Cons of a Spring Elopement:
If you’re eloping in the southeastern United States in the springtime, there’s a good chance you’ll be battling pollen on your adventure elopement. It’s sure to coat anything and everything while the outdoors are in bloom. If you have significant allergies or just don’t want yellow dust all over your elopement location, we recommend avoiding a spring elopement in the southeast.

When choosing a spring adventure elopement outside of highly pollenated places like the southeastern US, you still face a few challenges. Even though it’s spring, not everything will have begun blooming. This is particularly true for mountain elopements, where you can see snow on the ground sometimes through June. Colorado is notorious for having snow in months where it doesn’t make much sense, which makes spring elopements a little unpredictable. Another downside of a spring elopement? In order for everything to bloom, rain is necessary. This is the time of year when you’re really going to be facing unpredictable rainy weather, especially in the afternoons. For some couples, rain on their elopement day is something that they’re excited about, but if that’s not for you, we recommend opting for a different season altogether.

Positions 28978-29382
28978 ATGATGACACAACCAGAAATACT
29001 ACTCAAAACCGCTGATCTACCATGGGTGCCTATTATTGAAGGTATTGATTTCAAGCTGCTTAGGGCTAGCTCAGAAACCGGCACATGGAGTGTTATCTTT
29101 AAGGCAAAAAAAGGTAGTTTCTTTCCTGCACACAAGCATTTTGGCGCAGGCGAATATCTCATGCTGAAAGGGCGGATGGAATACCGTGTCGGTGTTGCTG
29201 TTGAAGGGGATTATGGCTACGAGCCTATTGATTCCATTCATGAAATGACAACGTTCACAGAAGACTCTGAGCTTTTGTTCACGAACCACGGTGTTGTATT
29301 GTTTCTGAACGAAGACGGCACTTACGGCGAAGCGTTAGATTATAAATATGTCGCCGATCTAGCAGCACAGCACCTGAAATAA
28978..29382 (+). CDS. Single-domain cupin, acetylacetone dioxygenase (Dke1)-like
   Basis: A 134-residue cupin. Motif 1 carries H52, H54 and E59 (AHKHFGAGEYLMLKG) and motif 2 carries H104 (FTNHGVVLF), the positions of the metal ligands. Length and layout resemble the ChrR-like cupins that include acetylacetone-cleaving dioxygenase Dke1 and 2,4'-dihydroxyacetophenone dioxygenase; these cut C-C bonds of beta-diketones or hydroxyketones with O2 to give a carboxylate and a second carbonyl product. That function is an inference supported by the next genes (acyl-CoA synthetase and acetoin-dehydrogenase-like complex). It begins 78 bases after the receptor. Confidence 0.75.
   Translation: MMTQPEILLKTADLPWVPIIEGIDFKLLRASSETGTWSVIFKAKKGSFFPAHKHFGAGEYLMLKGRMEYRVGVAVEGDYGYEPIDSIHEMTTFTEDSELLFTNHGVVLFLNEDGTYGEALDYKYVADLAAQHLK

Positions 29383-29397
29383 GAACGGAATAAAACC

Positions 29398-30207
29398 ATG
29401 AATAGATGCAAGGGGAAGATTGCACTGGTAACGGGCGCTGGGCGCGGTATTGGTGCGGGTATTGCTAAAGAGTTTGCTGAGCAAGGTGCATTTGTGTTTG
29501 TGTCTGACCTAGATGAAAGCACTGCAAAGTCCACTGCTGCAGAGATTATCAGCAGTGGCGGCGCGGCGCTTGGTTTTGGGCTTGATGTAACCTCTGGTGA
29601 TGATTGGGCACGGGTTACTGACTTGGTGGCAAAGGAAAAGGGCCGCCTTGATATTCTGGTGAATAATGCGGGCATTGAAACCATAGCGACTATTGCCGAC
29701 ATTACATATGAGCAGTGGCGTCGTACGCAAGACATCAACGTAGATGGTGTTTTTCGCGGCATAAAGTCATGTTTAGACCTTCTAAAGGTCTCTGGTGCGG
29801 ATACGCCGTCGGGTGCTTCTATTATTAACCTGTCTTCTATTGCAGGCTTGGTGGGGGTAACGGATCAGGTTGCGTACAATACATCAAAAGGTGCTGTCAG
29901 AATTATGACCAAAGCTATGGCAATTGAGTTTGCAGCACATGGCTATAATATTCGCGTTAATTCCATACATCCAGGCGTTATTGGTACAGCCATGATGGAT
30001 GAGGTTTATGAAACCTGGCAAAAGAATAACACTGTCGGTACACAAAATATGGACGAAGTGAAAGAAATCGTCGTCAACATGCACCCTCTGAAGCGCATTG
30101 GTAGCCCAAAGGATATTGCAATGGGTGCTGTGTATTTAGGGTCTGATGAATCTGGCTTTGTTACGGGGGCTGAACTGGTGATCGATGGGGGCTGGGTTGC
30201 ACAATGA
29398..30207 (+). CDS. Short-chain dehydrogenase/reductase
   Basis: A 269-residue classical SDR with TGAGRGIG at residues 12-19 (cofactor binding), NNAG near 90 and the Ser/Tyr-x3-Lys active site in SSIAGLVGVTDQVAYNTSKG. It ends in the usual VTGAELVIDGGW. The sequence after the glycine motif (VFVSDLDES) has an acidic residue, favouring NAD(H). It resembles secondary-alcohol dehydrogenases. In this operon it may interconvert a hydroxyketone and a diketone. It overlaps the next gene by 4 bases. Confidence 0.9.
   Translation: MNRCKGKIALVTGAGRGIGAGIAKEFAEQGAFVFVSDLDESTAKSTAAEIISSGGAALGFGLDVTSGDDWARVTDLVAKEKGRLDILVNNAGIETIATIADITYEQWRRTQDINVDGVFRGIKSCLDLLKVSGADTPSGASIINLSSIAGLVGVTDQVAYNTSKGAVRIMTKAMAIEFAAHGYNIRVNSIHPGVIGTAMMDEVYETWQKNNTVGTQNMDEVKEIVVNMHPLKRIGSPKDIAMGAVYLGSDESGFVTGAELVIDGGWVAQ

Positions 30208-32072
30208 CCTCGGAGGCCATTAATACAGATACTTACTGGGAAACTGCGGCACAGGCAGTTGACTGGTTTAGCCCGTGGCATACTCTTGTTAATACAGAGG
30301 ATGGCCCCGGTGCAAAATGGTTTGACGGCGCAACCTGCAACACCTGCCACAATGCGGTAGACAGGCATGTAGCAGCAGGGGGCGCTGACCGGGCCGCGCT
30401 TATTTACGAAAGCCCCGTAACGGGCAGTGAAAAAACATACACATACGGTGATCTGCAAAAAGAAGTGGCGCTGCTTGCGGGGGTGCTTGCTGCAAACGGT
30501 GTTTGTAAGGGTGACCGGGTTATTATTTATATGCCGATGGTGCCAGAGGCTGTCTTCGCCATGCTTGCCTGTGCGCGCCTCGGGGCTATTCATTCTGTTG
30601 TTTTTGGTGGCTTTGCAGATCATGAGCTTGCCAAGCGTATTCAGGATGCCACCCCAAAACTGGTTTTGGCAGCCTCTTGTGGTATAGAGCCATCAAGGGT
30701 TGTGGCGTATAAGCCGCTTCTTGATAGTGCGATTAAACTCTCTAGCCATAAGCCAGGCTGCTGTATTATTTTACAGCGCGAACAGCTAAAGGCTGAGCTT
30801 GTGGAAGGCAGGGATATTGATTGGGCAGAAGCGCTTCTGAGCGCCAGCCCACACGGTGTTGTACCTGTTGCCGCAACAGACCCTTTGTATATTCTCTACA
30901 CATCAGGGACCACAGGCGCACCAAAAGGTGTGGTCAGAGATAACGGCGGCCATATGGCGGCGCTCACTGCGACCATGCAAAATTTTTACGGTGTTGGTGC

P.S. As adventure elopement photographers, we don’t just document your adventure wedding, but we help you plan out the little details as well. Like helping you determine which season is best for your adventure elopement, depending on which location you have your eye on. We pride ourselves on take epic photos of epic couples in epic places. So if that sounds like your vibe, let’s chat about your adventure elopement.



Sheena Shahangian is an adventure elopement and intimate, small wedding photographer based in the Colorado Rocky Mountains. We primarily serve couples looking to elope or marry in the western United States (Colorado, Utah, Washington, Oregon, California, Wyoming, Montana, and beyond), as well as a select few eastern states (North Carolina and Georgia). We love serving couples who’ve chosen to do their own thing on their wedding day, whether that’s eloping in a National Park or having an intimate backyard ceremony in the foothills of the Rocky Mountains. We’re here to make your adventure wedding photography dreams come true.